Recycling Used Hardware in the U.S.: What You Need to Know
Up until just a few years ago, a surprisingly large amount of the goods recycled in the U.S. weren’t actually being processed here. Instead, these recyclables were shipped to China, where they were broken down into their constituent components, sorted, and repurposed to fuel the country’s booming manufacturing economy.
However, all of that has changed in the past year. In late 2017, China filed a notification with the World Trade Organization stating that it intended to discontinue the importation of many materials. According to the statement, much of the foreign waste imported by China has been tainted with various hazardous chemicals. The ban on importation was thus an attempt to address potential environmental contamination.
If you look in a recycling bin in a public location, it’s common to see non-recyclables mixed in with recyclable goods. Sorting through all of this in order to separate out the recyclables is time consuming and potentially hazardous. Now that China is no longer taking on the task, the recycling industry in the United States is scrambling to keep up.
Concerning Chemicals and Environmental Contamination
When it comes to recycling electronics and used computer hardware, businesses and consumers alike are often motivated by good intentions. For one thing, they want to keep these items out of the landfill. Additionally, it’s common knowledge that many computer parts contain potentially toxic materials which can leach into soil and groundwater if placed in a landfill environment. These chemicals need to be handled with care, which is why it’s important to ensure that you’re not simply tossing used computer hardware in with other general waste.
In fact, some of the component chemicals found in certain electronics and hardware have been banned by the European Union. This includes items containing lead, mercury, cadmium, hexavalent chromium, polybrominated biphenyls, polybrominated diphenyl ethers, and various phthalates.
Recycling Certification in the U.S.
Given that many used computer parts and other electronics contain potentially hazardous chemicals, recycling them is a complicated process. Here in the U.S., it’s difficult and time consuming for recycling facilities to obtain the necessary R2 certification in order to be able to recycle electronic goods.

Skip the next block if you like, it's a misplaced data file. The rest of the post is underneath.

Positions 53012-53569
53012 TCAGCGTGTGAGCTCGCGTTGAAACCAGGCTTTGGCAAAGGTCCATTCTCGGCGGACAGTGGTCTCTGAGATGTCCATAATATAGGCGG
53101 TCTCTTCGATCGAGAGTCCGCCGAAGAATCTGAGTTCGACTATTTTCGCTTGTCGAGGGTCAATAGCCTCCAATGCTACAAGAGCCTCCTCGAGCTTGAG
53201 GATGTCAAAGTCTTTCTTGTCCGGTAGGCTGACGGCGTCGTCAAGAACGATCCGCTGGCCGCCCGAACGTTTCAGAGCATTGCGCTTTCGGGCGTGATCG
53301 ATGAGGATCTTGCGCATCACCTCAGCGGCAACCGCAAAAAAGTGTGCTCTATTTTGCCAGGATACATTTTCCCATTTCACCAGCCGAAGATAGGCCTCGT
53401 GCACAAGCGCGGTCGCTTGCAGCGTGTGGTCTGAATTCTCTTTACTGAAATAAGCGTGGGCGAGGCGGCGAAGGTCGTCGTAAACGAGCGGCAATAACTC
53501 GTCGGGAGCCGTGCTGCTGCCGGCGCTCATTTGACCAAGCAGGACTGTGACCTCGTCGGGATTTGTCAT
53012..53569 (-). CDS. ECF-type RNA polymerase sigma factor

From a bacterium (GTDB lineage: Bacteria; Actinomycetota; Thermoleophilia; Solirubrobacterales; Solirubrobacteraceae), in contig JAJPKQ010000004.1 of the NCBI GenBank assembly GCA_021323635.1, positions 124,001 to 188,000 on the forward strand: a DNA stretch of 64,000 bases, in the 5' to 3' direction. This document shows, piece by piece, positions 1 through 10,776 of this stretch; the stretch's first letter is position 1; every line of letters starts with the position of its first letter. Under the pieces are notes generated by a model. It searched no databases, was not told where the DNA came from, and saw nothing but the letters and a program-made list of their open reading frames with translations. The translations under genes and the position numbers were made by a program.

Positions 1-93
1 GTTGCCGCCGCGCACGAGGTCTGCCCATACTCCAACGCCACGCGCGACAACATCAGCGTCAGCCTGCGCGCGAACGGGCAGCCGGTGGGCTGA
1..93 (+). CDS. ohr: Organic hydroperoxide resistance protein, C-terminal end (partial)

How to Recycle Used Computer Hardware
All of this raises the question: how and where can you recycle used computer hardware?
Sustainable Electronics Recycling International maintains a searchable database of R2 certified recyclers. By searching the SERI database, you can attempt to locate attempt to locate a recycler in your area that’s capable of processing your electronics and used hardware.
In some instances, it’s possible to find a recycling facility which will accept your electronic items for little or no cost. Some of these facilities only serve consumers with a small number of items to be recycled, while others are designed to meet the needs of businesses with larger amounts of recyclable hardware.
But, considering the introduction of international importation bans on both foreign waste (as has happened in China) and goods containing certain harmful chemicals (as enacted by the European Union), there’s another important question to consider: will recycling companies raise their prices in the coming years?
Not long ago, it was easy to ship large amounts of recyclables to China for cheap processing. But given that this is no longer the case, it may just be a matter of time until recycling facilities in the United States have to start charging significantly more for the services they provide.
Sell Your Used Hardware to IGS
When purchasing new hardware to replace an existing system, many businesses assume that their used hardware is devoid of any value. However, it’s often the case that older equipment can be refurbished.
At Integrity Global Solutions, we routinely purchase used hardware from customers nationwide. This includes items such as servers, hard drives, memory, processors, routers, switches, and more. Click here to contact IGS about selling your used hardware.
When you sell your used hardware to IGS, there’s also no need to worry about what might happen to component parts that aren’t salvageable. Here at IGS, we’re proud to work with Enviro-Chem to ensure that any failed or unusable hardware is properly recycled.
Want to find out more about selling your used hardware? Click here to contact IGS now.